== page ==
AUGUSTA (AP) – Supporters of a citizen initiative on the Nov. 4 ballot to increase state school subsidies said Tuesday that the Legislature can’t be counted on to do the job unless their proposal passes.

A Portland consultant for Question 1A said elected state officials have a record of failing to make good on a commitment to increase state school subsidies to 55 percent, and that will likely continue if the competing 1B proposal passes.

“Despite promises by state leaders to (reach) the funding target six years from now, there is very little in the state’s history to suggest that these policy makers will be able to make good on that commitment,” John O’Dea said as he released a report supporting his claims.

O’Dea was a state senator when the Legislature expressed its “intent” to pay the 55 percent subsidy in 1985. Since that time, he said, $1.8 billion in public school expenses have shifted from broader-based state taxes to property taxes, O’Dea said.

Sue Bell, who was also a lawmaker and Appropriations Committee member when the 55 percent law was enacted, took issue with O’Dea’s claim. Bell said the 55 percent reflected legislative intent and not a commitment. But if 1B passes, Bell believes the Legislature will see the subsidy in a new light.

“I think there is the political will there to make good on that commitment,” said Bell, a field coordinator for the 1B campaign who previously was an adviser to former Gov. Angus King.

O’Dea’s report was released by Citizens to Reduce Local Property Taxes Statewide, which supports the 1A proposal to increase the state subsidy for public schools from about 43 percent to 55 percent.

The group, whose campaign is supported by the Maine Municipal Association and Maine Education Association, said its proposal could result in 15 percent breaks on the average property tax bill.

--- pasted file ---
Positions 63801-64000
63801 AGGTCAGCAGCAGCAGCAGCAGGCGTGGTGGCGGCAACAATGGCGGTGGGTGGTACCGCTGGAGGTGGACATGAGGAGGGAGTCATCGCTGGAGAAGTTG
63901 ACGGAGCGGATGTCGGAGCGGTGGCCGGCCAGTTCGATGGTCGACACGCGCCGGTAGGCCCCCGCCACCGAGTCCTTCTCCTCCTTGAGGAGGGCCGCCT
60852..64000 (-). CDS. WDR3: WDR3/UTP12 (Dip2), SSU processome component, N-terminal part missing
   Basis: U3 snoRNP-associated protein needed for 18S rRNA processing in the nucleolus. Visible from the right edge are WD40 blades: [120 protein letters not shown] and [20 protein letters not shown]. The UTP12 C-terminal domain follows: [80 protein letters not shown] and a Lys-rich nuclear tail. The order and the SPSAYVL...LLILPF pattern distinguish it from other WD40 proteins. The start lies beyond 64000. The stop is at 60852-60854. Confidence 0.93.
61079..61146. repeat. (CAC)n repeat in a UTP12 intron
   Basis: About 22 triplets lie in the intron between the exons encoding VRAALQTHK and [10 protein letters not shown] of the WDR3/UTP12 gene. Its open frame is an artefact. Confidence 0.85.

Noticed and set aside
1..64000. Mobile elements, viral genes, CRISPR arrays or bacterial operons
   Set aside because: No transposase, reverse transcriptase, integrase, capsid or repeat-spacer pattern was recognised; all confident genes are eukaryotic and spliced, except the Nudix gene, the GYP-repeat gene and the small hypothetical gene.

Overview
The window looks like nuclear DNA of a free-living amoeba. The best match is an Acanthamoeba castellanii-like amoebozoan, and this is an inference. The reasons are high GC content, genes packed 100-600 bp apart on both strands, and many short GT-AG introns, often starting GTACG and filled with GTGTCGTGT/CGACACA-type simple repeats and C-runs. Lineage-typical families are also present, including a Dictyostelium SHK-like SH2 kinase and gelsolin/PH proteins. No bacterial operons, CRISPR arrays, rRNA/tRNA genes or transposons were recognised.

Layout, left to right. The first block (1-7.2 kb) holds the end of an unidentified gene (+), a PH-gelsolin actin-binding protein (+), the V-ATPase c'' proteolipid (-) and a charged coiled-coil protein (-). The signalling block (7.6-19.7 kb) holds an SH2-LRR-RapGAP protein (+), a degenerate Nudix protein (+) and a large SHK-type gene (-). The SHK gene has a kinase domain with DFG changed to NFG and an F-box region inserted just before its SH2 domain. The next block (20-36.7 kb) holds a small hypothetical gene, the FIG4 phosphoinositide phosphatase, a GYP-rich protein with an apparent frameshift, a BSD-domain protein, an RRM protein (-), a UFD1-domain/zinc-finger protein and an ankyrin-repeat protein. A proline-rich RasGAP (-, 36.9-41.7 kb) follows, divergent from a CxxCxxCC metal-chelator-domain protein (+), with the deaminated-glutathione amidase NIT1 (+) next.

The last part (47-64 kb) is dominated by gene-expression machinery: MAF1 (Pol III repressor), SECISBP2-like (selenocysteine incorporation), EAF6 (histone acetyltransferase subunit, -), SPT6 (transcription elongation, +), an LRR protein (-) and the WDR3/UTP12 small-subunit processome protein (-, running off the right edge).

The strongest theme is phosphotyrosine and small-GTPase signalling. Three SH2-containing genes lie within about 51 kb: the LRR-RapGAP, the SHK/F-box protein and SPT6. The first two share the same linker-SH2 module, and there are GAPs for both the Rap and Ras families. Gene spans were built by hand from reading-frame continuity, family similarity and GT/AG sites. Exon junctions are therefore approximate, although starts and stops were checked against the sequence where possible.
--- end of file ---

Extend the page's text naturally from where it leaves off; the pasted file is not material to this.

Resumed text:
Question 1B, the competing question advanced by the Legislature and Gov. John Baldacci, seeks to spread the increased subsidy over five years, while broadening existing property tax relief programs.

A third option on the Nov. 4 ballot is 1C, neither of the above.

O’Dea’s report maintains that 1B, as it is structured, will not provide substantive tax relief.

It says the 1B proposal will reduce state aid to 246 Maine municipalities in fiscal 2005, and to 96 more in 2006. Those communities include Portland, whose school funding woes are well-known in the State House.

“There’s not a lot of sympathy for municipalities” in the State House, said O’Dea.

The Baldacci administration said the 246 communities comprise 137 school administrative units. The state’s school funding formula that takes into account valuations and student enrollments leaves financial winners and losers, but the 1B proposal is not causing those changes, the administration said.

Question 1B supporters say the state can’t afford a sudden increase in school subsidies, which would cost nearly $250 million the state does not have. Advocates for social programs that fear budget cuts that could result from 1A’s passage have endorsed the 1B alternative.

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